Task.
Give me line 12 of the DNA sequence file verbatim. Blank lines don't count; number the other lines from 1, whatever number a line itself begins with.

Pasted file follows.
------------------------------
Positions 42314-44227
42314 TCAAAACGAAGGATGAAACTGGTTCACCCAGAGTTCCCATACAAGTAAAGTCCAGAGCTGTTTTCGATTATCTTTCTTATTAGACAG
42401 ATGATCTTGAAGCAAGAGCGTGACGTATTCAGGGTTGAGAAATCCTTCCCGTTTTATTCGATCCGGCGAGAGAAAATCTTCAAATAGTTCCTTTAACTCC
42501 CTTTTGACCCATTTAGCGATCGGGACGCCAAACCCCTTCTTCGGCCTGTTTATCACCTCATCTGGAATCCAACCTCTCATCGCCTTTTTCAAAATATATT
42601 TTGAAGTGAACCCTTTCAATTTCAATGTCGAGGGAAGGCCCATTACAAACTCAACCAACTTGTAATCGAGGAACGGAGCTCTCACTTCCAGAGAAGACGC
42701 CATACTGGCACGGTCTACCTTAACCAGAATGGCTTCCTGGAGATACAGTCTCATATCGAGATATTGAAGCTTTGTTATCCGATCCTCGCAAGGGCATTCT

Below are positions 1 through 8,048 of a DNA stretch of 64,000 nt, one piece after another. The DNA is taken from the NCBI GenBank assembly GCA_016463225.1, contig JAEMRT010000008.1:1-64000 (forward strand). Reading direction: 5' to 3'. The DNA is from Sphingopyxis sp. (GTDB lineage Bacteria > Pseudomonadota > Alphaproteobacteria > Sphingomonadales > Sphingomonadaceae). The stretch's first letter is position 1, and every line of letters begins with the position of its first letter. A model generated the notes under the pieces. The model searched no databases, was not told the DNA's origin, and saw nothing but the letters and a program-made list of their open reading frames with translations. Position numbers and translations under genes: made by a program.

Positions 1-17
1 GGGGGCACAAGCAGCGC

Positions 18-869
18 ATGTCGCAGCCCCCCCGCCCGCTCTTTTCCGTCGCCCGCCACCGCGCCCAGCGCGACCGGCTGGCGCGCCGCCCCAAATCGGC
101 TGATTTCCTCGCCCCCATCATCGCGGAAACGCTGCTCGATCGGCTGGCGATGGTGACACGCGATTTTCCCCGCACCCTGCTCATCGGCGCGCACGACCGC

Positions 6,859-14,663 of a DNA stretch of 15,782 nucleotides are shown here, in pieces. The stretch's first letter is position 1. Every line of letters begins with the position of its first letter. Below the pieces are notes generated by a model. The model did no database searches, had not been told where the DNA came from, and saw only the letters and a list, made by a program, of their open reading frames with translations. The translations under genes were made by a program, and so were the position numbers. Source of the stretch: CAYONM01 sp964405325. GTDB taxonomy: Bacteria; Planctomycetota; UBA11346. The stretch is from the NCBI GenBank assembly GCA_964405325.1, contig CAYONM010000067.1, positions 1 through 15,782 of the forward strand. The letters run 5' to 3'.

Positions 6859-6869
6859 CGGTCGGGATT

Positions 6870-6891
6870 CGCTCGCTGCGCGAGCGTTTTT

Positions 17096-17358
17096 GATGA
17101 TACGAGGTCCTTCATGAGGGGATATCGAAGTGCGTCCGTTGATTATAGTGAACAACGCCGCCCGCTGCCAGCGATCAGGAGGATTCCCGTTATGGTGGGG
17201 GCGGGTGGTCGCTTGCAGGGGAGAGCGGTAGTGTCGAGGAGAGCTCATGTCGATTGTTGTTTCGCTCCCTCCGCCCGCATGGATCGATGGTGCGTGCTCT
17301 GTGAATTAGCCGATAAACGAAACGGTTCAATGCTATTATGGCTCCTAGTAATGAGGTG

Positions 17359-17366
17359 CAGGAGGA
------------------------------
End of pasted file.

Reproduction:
101 TGATTTCCTCGCCCCCATCATCGCGGAAACGCTGCTCGATCGGCTGGCGATGGTGACACGCGATTTTCCCCGCACCCTGCTCATCGGCGCGCACGACCGC